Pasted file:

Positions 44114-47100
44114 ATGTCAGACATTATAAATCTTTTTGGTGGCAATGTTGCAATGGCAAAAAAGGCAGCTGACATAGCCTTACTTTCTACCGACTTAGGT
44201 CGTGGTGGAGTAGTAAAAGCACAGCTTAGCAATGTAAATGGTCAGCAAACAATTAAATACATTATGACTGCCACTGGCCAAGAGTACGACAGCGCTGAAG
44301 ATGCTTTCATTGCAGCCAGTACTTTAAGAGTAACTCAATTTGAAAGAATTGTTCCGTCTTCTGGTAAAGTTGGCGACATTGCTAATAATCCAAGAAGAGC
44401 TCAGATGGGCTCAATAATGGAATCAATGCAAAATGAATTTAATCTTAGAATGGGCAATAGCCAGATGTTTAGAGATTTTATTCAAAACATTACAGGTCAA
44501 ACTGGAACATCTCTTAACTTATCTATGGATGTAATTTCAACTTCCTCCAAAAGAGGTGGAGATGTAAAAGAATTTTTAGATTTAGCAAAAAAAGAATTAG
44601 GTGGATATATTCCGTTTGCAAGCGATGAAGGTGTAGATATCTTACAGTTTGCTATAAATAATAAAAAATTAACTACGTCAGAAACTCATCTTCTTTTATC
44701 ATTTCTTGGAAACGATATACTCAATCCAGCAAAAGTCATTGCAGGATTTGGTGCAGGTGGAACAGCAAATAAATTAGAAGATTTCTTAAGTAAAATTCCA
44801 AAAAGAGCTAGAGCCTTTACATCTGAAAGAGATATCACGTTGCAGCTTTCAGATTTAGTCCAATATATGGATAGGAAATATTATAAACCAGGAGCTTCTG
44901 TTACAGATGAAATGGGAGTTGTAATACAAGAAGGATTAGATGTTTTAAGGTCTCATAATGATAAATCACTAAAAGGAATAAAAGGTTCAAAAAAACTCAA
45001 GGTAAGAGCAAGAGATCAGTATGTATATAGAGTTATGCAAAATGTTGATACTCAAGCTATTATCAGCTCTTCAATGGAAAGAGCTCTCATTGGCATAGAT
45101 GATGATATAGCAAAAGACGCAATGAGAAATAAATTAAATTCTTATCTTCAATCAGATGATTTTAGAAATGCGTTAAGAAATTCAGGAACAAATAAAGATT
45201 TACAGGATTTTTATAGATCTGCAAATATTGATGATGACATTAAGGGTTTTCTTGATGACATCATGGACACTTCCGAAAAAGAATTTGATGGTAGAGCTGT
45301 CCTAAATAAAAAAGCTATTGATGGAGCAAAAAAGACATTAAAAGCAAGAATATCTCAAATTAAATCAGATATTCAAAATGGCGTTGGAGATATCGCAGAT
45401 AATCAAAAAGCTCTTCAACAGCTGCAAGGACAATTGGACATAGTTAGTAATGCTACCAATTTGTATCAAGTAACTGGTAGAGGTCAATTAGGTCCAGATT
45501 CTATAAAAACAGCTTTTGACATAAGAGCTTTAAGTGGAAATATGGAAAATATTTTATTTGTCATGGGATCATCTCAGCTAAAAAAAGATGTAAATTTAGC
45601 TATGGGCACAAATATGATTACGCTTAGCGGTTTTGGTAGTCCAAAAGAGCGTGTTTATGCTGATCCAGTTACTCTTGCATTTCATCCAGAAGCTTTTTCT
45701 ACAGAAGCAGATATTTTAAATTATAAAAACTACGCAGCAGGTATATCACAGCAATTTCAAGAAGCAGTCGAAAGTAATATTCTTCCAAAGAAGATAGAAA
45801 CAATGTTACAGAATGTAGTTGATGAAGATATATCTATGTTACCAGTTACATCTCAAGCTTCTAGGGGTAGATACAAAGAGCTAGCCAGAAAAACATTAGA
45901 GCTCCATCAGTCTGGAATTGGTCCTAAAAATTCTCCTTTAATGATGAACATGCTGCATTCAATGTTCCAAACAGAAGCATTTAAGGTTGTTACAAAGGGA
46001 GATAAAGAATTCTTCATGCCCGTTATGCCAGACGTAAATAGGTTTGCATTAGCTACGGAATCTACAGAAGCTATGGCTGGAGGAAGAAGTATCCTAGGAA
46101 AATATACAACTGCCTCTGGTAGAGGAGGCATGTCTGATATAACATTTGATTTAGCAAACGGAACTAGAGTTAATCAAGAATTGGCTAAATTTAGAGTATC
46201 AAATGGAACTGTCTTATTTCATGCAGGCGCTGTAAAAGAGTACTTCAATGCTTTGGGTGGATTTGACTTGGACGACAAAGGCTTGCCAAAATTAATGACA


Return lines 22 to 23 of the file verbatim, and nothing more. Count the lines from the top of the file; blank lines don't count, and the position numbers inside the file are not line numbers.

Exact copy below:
46101 AATATACAACTGCCTCTGGTAGAGGAGGCATGTCTGATATAACATTTGATTTAGCAAACGGAACTAGAGTTAATCAAGAATTGGCTAAATTTAGAGTATC
46201 AAATGGAACTGTCTTATTTCATGCAGGCGCTGTAAAAGAGTACTTCAATGCTTTGGGTGGATTTGACTTGGACGACAAAGGCTTGCCAAAATTAATGACA